Note: I know that NFP is a scientific and very effective way of understanding a woman's fertility. It can be used to great effect in helping couples with fertility troubles to conceive. This is certainly a good thing. But, as we all know, NFP is mainly discussed as a moral alternative to artificial birth control. And this is the aspect of it which I want to address in this post.
All over the Catholic Blogosphere, people are singing the praises of NFP today. I admit, when I first learned, years ago, just why contraception was wrong - and that there was a Catholic alternative for postponing pregnancy - I thought it sounded pretty great. But over the years, after reading more about it, talking to people who use it, and dabbling in (an admittedly minor and half-hearted way) it myself, I have to say: I just don't get what all the hype is about.
Sure, it's moral, and it's effective. But that does NOT mean it's ideal. For a married couple to have to postpone pregnancy is NEVER ideal. It means your family is experiencing tough circumstances. Raising children is the primary purpose of marriage. Of course, it's virtuous to be able to accept the fact, and cooperate with God's Will for no new babies for a time. But it's basically a self-imposed temporary infertility. Isn't it proper to think of infertility as something less than good?
You always read how NFP is so great for "communication" and engenders "respect" between a married couple. Some sources even seem to promote it merely for this reason. Why doesn't anyone talk about the difficulties of abstinence? The ever-present questioning of one's motives? The strain it can put on a marriage?
Maybe Catholics are too concerned with spreading the Gospel of NFP that they don't want to admit any of the negatives?
I don't know. Sometimes I get sick of hearing people go on about NFP like a high-schooler with a crush. One priest once asked us what we thought about the idea of using NFP all our lives. Using it "to achieve pregnancy" at those times when God seemed to will it, and "to avoid pregnancy" at times when He did not. I understand that sacrifice - even of a sexual nature - can be good for the soul. But we said we didn't think that was the right thing for us to do. I mean...what ever happened to just leaving things completely in God's hands?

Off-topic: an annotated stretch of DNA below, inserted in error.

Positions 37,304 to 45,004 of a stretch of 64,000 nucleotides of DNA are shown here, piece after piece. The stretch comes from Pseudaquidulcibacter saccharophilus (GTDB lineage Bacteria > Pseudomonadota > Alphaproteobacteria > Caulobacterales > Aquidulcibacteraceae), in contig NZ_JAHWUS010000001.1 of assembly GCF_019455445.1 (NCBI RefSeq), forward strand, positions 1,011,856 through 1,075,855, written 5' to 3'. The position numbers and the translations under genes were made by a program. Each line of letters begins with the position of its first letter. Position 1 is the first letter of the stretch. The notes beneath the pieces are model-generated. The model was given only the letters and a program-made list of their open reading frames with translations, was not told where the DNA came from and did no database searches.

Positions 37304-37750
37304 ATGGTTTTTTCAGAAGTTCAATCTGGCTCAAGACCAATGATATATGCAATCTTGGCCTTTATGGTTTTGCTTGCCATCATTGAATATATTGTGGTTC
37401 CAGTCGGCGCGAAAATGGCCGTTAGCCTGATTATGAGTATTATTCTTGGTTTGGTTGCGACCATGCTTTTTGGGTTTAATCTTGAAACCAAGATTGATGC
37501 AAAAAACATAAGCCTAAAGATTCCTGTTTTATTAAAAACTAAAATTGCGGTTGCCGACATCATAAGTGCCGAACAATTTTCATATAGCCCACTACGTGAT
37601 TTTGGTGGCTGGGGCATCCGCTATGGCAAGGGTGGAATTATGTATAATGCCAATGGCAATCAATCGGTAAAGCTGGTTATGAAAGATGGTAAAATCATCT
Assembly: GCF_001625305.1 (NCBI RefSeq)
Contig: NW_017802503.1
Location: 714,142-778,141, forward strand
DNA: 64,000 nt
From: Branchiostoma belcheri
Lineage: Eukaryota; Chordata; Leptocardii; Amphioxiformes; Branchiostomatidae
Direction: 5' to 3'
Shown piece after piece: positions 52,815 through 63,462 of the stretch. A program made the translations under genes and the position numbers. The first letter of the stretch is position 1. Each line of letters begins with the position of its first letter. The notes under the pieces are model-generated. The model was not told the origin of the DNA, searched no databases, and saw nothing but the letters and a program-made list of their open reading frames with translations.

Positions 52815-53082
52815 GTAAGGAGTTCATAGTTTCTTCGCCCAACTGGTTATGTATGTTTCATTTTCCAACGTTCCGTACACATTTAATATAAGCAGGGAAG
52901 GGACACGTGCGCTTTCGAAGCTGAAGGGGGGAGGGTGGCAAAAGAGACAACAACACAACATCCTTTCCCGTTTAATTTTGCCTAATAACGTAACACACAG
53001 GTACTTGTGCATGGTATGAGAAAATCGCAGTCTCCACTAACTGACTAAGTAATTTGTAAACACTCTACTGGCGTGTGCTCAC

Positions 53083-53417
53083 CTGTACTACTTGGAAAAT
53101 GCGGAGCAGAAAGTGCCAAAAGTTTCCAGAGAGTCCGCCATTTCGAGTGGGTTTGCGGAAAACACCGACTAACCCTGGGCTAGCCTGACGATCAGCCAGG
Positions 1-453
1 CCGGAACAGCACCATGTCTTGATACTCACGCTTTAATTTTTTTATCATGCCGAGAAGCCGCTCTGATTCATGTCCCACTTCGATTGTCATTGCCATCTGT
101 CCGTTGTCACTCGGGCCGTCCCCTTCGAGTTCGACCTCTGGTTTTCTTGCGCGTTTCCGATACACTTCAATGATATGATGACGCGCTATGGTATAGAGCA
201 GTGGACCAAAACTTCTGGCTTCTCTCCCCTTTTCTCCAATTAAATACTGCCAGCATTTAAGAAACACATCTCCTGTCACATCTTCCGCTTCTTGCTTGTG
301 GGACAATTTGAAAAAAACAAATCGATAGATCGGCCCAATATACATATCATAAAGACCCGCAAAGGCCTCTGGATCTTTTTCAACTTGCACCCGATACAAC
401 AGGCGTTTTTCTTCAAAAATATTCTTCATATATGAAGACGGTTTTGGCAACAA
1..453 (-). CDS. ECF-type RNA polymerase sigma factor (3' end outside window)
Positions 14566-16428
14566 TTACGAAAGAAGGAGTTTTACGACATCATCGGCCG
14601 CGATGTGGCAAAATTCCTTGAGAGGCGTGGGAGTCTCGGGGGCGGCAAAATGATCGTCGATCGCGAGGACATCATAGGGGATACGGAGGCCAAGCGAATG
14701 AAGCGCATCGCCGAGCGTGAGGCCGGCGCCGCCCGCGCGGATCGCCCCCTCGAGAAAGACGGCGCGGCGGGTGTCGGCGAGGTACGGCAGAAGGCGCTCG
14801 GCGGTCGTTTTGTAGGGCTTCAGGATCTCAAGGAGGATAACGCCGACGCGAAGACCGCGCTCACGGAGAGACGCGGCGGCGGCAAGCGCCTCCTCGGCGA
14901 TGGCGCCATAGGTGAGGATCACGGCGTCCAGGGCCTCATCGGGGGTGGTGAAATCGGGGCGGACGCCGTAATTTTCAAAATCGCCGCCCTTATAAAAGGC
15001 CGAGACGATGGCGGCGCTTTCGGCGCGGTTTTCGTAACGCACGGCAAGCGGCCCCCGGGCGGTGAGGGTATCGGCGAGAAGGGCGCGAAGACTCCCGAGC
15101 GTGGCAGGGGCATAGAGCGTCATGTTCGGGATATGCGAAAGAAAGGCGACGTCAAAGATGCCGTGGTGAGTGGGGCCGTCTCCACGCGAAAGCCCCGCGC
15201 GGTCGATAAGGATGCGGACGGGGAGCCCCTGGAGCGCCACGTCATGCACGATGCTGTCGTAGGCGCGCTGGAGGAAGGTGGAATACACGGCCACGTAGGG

Sometimes, too, I feel unsettled because it seems like some people use NFP with a contraceptive mentality. I'm not trying to judge other people here. I really can't know what anyone's situation is actually like. But I have trouble seeing a desire to "space" children as a grave enough reason for using NFP.
Maybe if there was a child with special needs, the parents might legitimately need more time to adjust. Or they'd had multiples or something....
So many people cite financial reasons for postponing children. I wonder if everyone is being realistic about it, though. Okay, if you don't have health insurance, or both parents are unemployed, it's probably not the best time for a new baby. But kids can be much less expensive to care for than society wants us to believe.
Unless our financial situation completely turns around, there's pretty much no way we can pay for our kid(s) to go to college. We might not be able to give our children a ton of gifts at Christmas, or go out to dinner much, or have two cars. But these are facts that I'm okay with. I think God wants us to experience some measure of poverty. And it's okay for children to be raised in homes without a lot of money. The children who lived through the Great Depression grew up to be known as "The Greatest Generation." And there's a reason for that.
Maybe I'll understand better after I've been married longer, and have more children. Maybe one day, we will have to use NFP, and I'll experience the blessings it can bring. But for now, I just thank God that we don't have to use it.
I'd be interested to hear thoughts, experiences, and wisdom that anyone has to offer about this topic. I apologize if anything I said brought offense to someone. Please correct any misunderstandings I may have.